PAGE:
Wednesday, June 03, 2009

Clocking out

Today I turned in my lovely Yellowhound and finished another year of school bus driving. In fact, it was my 25th year of doing this. Strange as it may be, last year was my 25th as well. I was informed in March that they had miscalculated my tenure and had mistakenly given me an extra year along the way. What's crazy about this is that I was presented a watch to honor my 25th year last June and guess what...I got another watch today to honor my 25th year.

It's been quite a year. Until this year, my route always stayed in the neighborhoods and didn't venture out onto the freeways. Of course, most years I simply picked up kids who were going to the school where I taught. But this year, I had a new route that took me to far parts of southwest Dallas, loading up with girls going to Rangel, DISD's all-girl school. I drove 84 miles every day, with 90% of the driving on interstate highways during rush hour. As of today, I had accumulated over 15,000 miles of driving this school year. And, the best thing is that every mile was a safe one. I never can forget that I'm carrying around somebody else's dearly-loved kids. I do a lot of praying about this responsibility.

By far the craziest day occurred in April. I had made my first pickup and was approaching a red light at Loop 12 and Marvin D. Love Fwy. We could see an ambulance up ahead and knew something was going on. I stopped at the light and saw that there had been a chain-reaction accident involving 5 or 6 cars. That's bad but that wasn't the story. On a little, grassy traffic island to our right was a guy who was either "mental" or high on something. He was a bull of a fellow, about 6 ft. and 230 lbs. He was wearing only trousers...and seemed to want to attack the folks who had been involved in this accident. Wisely, they were all in there cars, locked up, and staring wide-eyed at this wild man.

Keeping a lid on this volatile situation was an even larger guy, probably 6'5", 260 lbs. He was a mountain of a fellow and all involved were certainly glad he was there, except for, of course, the bull-man. Here is where the story gets extremely bizarre. Somehow, the larger brute had tied a thick, yellow rope around the ankle of the smaller guy. And every time the crazy man charged toward the autos, the bigger man would jerk the rope, sending the bull-man face-down onto the grass. The smaller fella would angrily get to his feet and go after the bigger man, but to no avail. He simply couldn't out-muscle the guy. Then he'd charge the cars again and again have his left foot jerked up in the air and again he would pancake on the ground. The ambulance was parked by the little island and the paramedics were leaning against the vehicle, wanting nothing to do with either of these men. I'm sure they had requested police back-up. Of course, everyone watching, from the paramedics to the folks in their cars to kids on my bus, had all kinds of questions. Who were these guys? Were they involved in the accident? What was the problem with the, uh, crazy guy? And for pete's sake, how did he come to have a large yellow rope around his ankle? Had the bigger man put it there as sort of a leash to control the smaller guy?Unfortunately...very unfortunately, the light turned green. The final act in the drama seen by my stunned-speechless students was the mental-man charging the bus with both hands raised in the air. He got about three steps headed our way when he was summarily flipped again.!! Pulling away from this scene was going to leave more unanswered questions than the end of an "All My Children" episode. But I had no choice. I rolled away, much to the consternation of the girls.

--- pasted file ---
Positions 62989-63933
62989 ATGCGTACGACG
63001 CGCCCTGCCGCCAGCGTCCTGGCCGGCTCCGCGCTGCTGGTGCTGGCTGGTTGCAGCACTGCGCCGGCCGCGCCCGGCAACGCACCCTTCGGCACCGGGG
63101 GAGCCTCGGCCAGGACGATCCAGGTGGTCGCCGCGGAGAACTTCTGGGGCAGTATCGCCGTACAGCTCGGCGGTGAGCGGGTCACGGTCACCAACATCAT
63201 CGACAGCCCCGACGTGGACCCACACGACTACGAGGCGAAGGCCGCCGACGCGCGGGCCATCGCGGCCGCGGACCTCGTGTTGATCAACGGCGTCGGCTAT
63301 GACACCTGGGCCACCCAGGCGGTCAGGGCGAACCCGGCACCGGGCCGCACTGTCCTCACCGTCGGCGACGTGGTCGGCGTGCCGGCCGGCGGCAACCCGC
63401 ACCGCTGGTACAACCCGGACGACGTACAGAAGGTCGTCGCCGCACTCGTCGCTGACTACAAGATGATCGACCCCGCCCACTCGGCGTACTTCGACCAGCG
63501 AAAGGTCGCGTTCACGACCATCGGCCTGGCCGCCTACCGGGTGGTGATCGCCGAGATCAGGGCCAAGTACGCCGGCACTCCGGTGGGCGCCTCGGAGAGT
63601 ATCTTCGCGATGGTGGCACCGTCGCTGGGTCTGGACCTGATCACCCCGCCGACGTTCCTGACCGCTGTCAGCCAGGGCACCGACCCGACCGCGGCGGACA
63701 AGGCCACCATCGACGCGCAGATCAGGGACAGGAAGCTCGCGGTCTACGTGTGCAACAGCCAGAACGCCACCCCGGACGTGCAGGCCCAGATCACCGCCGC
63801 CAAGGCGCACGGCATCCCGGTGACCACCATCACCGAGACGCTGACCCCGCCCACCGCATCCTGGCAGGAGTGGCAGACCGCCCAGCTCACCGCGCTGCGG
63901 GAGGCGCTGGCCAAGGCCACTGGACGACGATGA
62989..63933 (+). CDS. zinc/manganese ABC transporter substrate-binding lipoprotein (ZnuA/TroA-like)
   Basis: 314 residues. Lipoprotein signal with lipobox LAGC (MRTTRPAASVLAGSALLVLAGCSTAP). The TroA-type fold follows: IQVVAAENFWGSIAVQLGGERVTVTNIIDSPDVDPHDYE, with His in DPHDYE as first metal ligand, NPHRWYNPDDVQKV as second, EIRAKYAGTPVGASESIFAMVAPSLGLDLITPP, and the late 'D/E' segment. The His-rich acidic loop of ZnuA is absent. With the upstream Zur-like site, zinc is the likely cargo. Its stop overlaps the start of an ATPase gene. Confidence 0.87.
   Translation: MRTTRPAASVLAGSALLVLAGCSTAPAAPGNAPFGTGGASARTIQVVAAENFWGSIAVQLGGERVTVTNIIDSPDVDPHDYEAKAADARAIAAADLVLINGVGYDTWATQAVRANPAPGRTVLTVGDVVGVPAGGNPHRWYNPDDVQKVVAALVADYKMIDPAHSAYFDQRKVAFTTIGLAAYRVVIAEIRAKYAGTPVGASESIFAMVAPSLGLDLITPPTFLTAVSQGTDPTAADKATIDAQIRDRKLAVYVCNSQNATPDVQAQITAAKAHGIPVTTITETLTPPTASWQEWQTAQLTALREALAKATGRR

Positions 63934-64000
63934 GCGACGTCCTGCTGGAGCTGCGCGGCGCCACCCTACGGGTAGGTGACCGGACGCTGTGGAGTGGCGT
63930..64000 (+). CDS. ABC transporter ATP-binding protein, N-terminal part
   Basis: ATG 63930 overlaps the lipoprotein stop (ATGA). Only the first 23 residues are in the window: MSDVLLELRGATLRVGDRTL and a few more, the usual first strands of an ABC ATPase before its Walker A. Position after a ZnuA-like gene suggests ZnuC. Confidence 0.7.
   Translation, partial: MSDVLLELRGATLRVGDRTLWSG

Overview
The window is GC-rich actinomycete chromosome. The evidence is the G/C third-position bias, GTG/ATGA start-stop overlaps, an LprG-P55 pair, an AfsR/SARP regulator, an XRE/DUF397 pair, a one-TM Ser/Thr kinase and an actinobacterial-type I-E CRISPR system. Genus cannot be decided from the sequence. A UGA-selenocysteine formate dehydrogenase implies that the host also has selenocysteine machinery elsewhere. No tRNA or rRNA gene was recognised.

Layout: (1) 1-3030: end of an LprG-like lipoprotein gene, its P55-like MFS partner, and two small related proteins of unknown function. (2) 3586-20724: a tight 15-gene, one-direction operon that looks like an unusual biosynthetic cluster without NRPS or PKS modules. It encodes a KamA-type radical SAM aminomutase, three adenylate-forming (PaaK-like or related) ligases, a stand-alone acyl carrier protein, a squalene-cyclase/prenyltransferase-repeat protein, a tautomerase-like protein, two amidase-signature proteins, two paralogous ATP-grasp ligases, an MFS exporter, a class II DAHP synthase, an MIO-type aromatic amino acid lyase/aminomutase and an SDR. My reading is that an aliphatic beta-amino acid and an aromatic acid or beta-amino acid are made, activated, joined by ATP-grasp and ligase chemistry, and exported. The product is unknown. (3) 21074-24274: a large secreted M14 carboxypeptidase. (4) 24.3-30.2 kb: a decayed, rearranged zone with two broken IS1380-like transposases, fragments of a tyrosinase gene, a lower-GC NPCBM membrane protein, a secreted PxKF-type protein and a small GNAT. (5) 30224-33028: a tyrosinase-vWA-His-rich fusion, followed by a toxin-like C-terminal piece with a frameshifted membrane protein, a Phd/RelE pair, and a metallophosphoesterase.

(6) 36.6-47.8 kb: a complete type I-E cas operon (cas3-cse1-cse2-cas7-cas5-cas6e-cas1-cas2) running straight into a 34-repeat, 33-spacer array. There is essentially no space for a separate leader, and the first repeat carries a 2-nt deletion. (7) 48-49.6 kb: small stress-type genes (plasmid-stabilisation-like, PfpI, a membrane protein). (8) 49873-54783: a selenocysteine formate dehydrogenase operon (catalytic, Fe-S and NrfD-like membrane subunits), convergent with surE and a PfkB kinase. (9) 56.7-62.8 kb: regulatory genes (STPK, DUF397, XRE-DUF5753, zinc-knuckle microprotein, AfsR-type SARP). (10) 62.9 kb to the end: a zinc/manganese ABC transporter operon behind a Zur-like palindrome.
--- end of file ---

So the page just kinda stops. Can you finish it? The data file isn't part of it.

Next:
We pass that intersection every morning, and often, one of the kids will start talking about the day we saw a guy on a leash try to attack folks. It was both funny and a bit scary, and definitely sad. One can only hope that the poor guy is getting some help, regardless of what his problem was. Maybe some day soon, I can tell you about the morning (years ago) when the momma of one of my male riders drove off with him draped across the hood of the car. What a great job this is!

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